There are plenty of reasons to travel to Australia for a holiday. Tourists flock to Australia for stunning natural beauty spots such as Ayers Rock and the Great Barrier Reef, to explore exciting metropolitan cities like Sydney and Melbourne, and to witness the unique local wildlife such as kangaroos, wallabies and koala bears.
However, before traveling to the country, foreign visitors first have to meet the entry requirements for Australia. The majority of passport holders require some type of Australia visa to enter the country, and many eligible citizens are able to easily get an e-Tourist Visa Australia online (either an ETA or an eVisitor visa) for short stays. The traveler may also be required to get some vaccines to travel to Australia, depending on their nationality and travel plans within the country.
Are Vaccines required for Australia?
The Australian visa requirements expect applicants to meet certain health requirements before visa approval can be granted. The main condition is being free from any disease or condition that may be a public health threat or a danger to the Australian community or incur substantial health care or community service costs.
Do I need yellow fever vaccine for Australia?
The only obligatory vaccine required for Australia is for yellow fever, but proof of this is only required if the traveler is arriving from a country with risk of yellow fever. There is no risk of contracting yellow fever in Australia itself.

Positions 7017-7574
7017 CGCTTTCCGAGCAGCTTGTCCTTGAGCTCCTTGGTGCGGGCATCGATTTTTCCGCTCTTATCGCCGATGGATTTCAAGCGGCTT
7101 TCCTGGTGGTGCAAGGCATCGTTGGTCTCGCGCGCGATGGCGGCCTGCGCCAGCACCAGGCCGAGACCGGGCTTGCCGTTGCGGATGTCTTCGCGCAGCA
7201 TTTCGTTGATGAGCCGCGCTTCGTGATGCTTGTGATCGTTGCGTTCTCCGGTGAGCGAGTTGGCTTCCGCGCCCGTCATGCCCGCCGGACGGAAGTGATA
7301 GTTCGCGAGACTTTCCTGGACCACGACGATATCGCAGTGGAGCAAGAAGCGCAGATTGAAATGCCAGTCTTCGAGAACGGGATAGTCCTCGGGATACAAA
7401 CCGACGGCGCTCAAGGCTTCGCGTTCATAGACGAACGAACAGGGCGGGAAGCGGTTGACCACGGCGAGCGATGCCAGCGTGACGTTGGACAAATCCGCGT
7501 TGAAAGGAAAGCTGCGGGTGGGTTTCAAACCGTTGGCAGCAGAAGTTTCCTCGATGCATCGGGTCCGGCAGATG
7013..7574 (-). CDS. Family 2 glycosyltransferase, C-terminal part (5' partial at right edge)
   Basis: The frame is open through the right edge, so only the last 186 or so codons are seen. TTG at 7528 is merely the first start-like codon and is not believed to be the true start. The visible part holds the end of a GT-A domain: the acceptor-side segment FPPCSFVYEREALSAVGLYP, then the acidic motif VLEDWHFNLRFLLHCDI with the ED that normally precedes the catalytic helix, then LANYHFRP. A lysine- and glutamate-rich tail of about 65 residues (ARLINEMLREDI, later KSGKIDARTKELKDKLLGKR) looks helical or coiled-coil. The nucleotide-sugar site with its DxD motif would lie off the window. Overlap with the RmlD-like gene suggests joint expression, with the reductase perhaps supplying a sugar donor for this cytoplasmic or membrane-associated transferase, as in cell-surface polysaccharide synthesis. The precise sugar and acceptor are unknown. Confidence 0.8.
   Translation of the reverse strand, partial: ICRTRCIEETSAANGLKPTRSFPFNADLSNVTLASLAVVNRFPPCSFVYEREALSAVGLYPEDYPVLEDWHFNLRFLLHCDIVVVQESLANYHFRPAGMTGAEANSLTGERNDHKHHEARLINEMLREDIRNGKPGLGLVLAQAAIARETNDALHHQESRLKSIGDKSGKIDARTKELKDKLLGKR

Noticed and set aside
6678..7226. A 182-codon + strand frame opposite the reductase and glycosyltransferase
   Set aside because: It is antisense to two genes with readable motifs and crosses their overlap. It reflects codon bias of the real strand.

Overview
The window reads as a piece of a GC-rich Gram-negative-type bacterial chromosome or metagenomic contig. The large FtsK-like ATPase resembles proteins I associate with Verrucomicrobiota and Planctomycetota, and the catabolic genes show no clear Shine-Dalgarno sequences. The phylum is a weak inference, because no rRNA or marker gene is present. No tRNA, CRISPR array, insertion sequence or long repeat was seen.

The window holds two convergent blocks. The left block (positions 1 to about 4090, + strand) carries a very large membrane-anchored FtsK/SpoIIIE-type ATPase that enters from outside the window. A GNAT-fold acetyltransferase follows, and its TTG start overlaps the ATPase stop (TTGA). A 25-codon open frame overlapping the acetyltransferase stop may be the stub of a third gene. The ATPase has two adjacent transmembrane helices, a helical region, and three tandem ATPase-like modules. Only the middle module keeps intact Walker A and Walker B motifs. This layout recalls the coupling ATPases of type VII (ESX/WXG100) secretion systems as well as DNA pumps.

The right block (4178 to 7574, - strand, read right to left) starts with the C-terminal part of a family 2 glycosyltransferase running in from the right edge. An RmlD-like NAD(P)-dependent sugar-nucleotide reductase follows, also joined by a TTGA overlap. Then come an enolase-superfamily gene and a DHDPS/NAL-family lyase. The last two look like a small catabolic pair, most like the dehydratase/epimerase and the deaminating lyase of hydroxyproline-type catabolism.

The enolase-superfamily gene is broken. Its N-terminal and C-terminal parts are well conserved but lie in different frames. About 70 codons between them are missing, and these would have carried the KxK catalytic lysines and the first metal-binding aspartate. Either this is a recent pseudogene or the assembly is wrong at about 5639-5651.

However, travelers are advised to be up-to-date with routine vaccinations before traveling to Australia, such as:
- Measles-mumps-rubella (MMR)
- varicella (chickenpox)
- Influenza (flu).
Depending on the visitors’ travel plans, the US Center for Disease Control and Prevention also recommends a range of other vaccines for Australia.
What Vaccinations Do you Need for Australia?
Your doctor may suggest different vaccines for Australia depending on where you are going, how long you are staying, what you will be doing, and your nationality. These may include:
- Hepatitis A: This can be contracted through contaminated food or water in Australia. Your doctor will be able to advise you if you require a hepatitis A vaccine for Australia or not.
- Hepatitis B: If you think you may have sex with a new partner, get a tattoo or piercing, or have any medical procedures while in Australia, then this vaccine is recommended. Hepatitis B can be spread through sexual contact, as well as through contaminated needles and blood products.
- Japanese Encephalitis: This vaccination for Australia may be required depending on what time of year you decide to visit the country. If you’re visiting certain remote areas of Australia between February and April for more than a month, or spending a lot of time outdoors in those areas during a shorter trip, you may need to get a vaccine for Japanese Encephalitis.
- Rabies: Present in bats in Australia, rabies is not a threat to most travelers. However, a rabies vaccine for Australia is recommended if the traveler plans to engage in outdoor activities such as adventure travel and caving in remote areas that put them at risk of bat bites. People who will be working with bats, such as wildlife professionals or researchers, are also advised to get vaccinated.
If you don’t plan on visiting any areas or engaging in activities considered high-risk and decide these vaccinations for Australia are not necessary, there are still precautions you should take to stay safe and healthy during your stay, including:
- Eating and drinking safely
- Avoiding insect bites
- Keeping a distance from wild animals
- Reducing exposure to germs
- Avoiding sharing bodily fluids
Travelers are advised to book a doctor’s consultation at least a month before traveling to discuss their plans for the stay and get any vaccinations needed to travel to Australia.